Tuesday, June 17, 2008

Wandering in Galata

Last night was a beautiful summer evening, so I went wandering. Here are a few pics I took along the way.

The first is the re-opened old funicular tunnel that runs from Karakoy to Tunel, (yes I spelled that right). This is the second oldest underground, (the London tubes are first). 

Before, the old station had original Iznik tiles lining the walls at the lower station. Considering just one of those tiles would fetch several thousand pounds at Sotheby's auction house, it's no surprise the old tiles disappeared, only to be replaced with new Iznik tiles, still handpainted, still valuable, but not original. (Sorry no pic of the new tiles.) 

Anyway, one thing I do love about this tunnel is that it's now lit all the way through from bottom to top. As you ascend or descend, you can see all the original brickwork inside. (You get the idea from the above picture.) The ride is bumpy, the car creeks and the ride is less than a minute, but  I love it. It feels like a real piece of "Old Stamboul".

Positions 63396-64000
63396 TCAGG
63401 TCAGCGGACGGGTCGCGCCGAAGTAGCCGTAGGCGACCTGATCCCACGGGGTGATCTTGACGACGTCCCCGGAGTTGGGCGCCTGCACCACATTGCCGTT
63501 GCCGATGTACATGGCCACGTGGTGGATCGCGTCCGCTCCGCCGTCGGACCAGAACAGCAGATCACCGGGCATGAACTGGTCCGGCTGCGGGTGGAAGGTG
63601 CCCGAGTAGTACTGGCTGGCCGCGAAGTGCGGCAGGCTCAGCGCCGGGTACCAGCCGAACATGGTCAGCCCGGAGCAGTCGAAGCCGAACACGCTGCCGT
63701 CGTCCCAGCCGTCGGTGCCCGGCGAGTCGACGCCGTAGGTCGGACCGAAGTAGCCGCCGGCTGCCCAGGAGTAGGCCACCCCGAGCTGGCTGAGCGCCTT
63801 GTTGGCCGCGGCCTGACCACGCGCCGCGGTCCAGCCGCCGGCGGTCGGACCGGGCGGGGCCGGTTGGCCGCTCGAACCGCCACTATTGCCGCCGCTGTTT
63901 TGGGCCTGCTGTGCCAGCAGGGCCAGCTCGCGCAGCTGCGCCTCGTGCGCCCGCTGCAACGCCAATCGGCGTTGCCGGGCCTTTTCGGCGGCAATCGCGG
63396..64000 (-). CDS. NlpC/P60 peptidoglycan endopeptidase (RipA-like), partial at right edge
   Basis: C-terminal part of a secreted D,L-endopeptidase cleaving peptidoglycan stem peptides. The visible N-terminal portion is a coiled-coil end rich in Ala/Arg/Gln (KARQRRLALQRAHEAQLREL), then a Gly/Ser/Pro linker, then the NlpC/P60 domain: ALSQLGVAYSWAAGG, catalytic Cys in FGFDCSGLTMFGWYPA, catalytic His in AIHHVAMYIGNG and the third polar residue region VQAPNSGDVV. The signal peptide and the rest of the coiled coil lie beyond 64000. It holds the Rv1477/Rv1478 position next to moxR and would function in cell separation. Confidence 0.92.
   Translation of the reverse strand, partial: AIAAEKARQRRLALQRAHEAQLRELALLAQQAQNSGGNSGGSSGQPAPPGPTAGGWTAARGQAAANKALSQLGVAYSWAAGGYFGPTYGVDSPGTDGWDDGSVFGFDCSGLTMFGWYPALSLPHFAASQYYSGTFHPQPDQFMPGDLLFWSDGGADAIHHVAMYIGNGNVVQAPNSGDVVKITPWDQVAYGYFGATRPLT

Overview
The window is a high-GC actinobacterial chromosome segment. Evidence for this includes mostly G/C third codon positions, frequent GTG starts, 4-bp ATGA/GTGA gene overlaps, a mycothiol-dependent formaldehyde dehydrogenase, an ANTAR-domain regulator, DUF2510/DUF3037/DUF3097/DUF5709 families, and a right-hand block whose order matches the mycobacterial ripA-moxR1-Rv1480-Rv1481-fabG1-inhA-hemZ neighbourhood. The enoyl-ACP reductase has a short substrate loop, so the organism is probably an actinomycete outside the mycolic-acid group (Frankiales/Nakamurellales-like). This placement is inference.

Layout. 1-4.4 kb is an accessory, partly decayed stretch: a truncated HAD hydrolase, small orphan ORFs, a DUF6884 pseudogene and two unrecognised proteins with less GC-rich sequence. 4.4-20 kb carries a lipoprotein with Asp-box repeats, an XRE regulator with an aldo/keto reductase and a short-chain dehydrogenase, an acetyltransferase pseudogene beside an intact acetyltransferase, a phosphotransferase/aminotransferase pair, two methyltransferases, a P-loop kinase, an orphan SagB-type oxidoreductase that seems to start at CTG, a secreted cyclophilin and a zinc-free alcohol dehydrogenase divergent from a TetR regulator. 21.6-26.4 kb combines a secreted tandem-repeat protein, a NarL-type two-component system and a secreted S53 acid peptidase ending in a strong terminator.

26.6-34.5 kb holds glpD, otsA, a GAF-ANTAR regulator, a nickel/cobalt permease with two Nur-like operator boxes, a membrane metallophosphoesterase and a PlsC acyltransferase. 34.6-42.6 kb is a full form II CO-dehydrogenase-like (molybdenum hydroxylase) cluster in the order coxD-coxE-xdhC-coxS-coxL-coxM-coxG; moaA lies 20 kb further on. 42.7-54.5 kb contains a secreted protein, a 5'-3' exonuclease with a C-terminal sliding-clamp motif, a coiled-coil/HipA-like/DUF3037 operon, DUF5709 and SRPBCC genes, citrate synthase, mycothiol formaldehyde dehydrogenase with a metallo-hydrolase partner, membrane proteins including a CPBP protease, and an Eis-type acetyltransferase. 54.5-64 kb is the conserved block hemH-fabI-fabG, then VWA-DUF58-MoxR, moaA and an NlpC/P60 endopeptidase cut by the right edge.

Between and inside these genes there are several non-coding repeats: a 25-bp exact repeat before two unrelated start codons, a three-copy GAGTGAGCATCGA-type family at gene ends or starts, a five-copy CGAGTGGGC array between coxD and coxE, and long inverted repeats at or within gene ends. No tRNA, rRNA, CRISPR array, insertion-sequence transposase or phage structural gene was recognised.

At the top of the funicular, you emerge into Tunel, an area filled with music stores. I have spied the Turkish brass cymbals here marked "Ziljian", just like the ones that belonged to my dad's drum kit when I was a kid. Now I understand. "Zil" means cymbal, and "ji"means maker in Turkish. I haven't figured out what the last "an" is yet. 

This is the old "Nostaljik Tramway" that still runs up and down Istiklal Street.

This fourth picture is of the beloved Galata Tower. The square below has undergone a real transformation in the past year, trendy restaurants and boutique stores have sprung up. 

On this night there was a free concert. The group was playing their hit song that's used in a popular Turkish sitcom, (even I recognized it!) There were two lone dancers out front. It was a real August Fair at Manitou Park moment. (People from Naramata will understand.)

Free concerts in the summer are an expected regular occurrence in Istanbul. In fact as I write this I can hear music coming across the street from the park. I'm hot and sweaty on the second floor of the agency. Think I'll go check it out. 

1 comment:

  1. It is Ziljiyan actually and the ian or yan suffix is Armenian and means 'son'. So it is a surname and means cynlamaker's son! Back from the Ottoman days...